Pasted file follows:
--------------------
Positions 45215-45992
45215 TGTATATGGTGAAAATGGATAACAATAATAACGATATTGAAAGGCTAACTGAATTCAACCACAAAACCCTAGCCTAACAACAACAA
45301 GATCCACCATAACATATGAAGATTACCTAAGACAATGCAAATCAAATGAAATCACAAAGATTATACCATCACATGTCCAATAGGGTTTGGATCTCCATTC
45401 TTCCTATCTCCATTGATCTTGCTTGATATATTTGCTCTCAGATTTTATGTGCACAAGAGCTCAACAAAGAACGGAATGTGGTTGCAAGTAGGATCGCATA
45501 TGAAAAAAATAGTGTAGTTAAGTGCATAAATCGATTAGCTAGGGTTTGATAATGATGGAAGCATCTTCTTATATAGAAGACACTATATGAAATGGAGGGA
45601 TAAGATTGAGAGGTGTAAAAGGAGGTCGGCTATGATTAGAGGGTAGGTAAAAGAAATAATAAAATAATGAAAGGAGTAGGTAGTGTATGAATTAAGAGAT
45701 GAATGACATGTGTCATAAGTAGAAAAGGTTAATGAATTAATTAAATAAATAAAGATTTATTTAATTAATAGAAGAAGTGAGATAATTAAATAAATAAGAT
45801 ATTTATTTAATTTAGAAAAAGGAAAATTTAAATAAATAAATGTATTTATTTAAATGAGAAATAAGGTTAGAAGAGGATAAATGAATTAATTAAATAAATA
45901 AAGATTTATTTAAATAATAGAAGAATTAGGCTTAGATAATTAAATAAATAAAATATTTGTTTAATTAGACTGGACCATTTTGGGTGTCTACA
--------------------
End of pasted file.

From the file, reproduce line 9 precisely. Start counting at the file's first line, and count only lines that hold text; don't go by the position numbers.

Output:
45901 AAGATTTATTTAAATAATAGAAGAATTAGGCTTAGATAATTAAATAAATAAAATATTTGTTTAATTAGACTGGACCATTTTGGGTGTCTACA